tracking the day’s offenses
She woke up, announced ‘horrible back pain’ and bowed out of the day’s activities. (Per usual, on weekends.)
(I should point out, her back or her knee or her ankle, depending, has been too painful for her to do anything with or for our family for years. It’s possible that her back does hurt, but she does not do anything to help it, such as losing weight, doing yoga, or seeing a specialist. She still does all that things that she wants to do, so I can’t give her a pass on this one.)
At 12:30, I decided to push my luck and go for my 45 minute walk. Came home to my son flooding the bathroom.
While cleaning the flooded bathroom, son started pouring out cups of water in the hallway. Normally, I would be the one to intervene, but pointed it out to her to see what would happen; she did not intervene.
Took towels to laundry. Came back inside house. Son still pouring out water. Pointed it out again. She ‘called him,’ but did not intervene. I went back to the laundry room.
Son had ‘slipped away’ from her, and was again pouring out cups of water in hallway. She continued watching television.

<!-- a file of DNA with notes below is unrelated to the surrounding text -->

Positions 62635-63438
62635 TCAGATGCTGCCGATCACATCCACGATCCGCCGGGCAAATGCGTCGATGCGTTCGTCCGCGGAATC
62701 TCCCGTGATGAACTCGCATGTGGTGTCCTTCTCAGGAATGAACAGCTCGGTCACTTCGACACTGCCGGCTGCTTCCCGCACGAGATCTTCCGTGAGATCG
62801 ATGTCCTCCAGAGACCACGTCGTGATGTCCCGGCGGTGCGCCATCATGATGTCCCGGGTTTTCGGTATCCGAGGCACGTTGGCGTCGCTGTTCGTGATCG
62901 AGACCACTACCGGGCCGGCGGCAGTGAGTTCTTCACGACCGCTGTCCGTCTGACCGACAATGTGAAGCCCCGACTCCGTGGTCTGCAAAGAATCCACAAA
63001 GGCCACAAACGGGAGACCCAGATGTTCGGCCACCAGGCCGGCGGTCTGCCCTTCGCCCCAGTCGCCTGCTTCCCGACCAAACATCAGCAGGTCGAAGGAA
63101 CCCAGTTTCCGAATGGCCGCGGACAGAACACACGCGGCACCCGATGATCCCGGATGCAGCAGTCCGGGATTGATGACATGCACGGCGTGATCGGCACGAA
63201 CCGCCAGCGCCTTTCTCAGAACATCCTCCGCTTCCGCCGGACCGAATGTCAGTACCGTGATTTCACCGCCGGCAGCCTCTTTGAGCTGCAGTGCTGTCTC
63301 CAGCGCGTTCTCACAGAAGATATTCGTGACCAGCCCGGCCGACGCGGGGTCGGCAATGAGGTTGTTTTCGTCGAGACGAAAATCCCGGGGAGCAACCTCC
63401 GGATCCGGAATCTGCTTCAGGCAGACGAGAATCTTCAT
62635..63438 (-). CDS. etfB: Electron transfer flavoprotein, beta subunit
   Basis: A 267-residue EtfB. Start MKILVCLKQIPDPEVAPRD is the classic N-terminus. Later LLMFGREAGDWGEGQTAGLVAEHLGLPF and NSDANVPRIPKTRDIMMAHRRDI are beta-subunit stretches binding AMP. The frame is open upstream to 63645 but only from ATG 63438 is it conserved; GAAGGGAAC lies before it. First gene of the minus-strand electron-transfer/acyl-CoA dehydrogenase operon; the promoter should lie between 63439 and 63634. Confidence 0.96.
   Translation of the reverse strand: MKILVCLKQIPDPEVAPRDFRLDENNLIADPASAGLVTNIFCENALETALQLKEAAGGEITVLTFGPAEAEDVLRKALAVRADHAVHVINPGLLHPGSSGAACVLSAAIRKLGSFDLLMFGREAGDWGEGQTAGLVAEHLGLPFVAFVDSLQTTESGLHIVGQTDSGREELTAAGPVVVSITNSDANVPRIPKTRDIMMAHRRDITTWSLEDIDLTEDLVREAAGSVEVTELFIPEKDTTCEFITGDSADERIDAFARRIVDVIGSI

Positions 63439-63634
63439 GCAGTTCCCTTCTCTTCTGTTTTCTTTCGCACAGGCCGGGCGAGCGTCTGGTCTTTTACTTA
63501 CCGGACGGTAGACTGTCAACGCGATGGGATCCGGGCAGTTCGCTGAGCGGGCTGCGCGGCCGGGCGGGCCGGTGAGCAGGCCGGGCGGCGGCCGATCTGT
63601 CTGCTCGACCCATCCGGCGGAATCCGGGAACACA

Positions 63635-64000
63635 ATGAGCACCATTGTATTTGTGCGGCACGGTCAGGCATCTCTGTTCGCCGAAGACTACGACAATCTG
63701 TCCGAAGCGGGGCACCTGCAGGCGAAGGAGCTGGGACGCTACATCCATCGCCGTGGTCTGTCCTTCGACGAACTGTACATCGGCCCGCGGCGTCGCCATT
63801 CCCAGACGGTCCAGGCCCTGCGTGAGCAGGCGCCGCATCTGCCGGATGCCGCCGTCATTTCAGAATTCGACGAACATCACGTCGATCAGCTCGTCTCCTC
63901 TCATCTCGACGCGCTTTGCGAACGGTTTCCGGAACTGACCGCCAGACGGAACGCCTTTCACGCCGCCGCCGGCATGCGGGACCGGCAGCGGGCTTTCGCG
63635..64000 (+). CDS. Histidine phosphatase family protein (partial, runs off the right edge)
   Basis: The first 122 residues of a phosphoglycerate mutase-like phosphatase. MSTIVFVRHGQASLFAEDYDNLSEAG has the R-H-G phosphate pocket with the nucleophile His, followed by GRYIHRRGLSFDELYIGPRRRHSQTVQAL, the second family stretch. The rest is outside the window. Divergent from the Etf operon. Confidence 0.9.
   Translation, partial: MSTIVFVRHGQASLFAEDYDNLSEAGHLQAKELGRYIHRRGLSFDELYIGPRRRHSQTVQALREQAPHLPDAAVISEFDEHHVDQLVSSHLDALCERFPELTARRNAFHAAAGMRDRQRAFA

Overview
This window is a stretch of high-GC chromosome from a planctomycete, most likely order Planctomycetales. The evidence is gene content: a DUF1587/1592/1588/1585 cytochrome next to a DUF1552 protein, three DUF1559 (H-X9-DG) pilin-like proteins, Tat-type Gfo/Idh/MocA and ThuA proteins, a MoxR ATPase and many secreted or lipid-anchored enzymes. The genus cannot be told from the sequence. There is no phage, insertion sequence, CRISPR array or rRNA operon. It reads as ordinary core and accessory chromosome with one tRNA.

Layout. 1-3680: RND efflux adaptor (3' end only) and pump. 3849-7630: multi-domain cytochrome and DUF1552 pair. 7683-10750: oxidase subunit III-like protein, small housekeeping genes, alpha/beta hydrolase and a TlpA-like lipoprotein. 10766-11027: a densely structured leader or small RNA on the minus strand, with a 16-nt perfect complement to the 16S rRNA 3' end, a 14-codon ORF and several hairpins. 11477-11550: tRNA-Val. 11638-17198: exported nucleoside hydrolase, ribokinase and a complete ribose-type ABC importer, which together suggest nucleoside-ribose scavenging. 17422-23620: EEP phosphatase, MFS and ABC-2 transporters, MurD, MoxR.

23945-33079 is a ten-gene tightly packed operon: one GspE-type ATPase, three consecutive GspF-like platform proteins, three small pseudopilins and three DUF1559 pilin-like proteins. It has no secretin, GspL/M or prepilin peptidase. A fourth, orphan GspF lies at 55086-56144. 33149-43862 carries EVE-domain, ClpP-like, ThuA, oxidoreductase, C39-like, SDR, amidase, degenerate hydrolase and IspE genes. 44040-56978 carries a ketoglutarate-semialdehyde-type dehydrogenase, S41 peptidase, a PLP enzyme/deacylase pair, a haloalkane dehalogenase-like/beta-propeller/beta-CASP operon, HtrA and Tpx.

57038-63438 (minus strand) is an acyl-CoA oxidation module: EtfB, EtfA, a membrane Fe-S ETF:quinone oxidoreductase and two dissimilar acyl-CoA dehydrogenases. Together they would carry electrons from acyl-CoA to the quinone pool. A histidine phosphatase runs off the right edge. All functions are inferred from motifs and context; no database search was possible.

I cleaned the hallway and went to sit down on our bed. Son slipped into daughter’s room and defecated on bed. Son came into our room, wiping feces on our bed. Wife was in the bathroom. I told her, then took son to clean him up; wife ignored feces, went back to watch television, leaving all cleanup for me.
This is the history of our marriage: I do most things, because she can’t, or isn’t good at it, or doesn’t have time, or it makes her sick, or she is in too much pain. Or she simply ignores it, doesn’t do it, without giving a reason, knowing I will pick up the slack. I finally decided it was my problem, that I needed to learn to be more like her, to be selfish, that I couldn’t keep blaming her for what I’m willing to do. It didn’t occur to me that this was intentional, conscious abuse.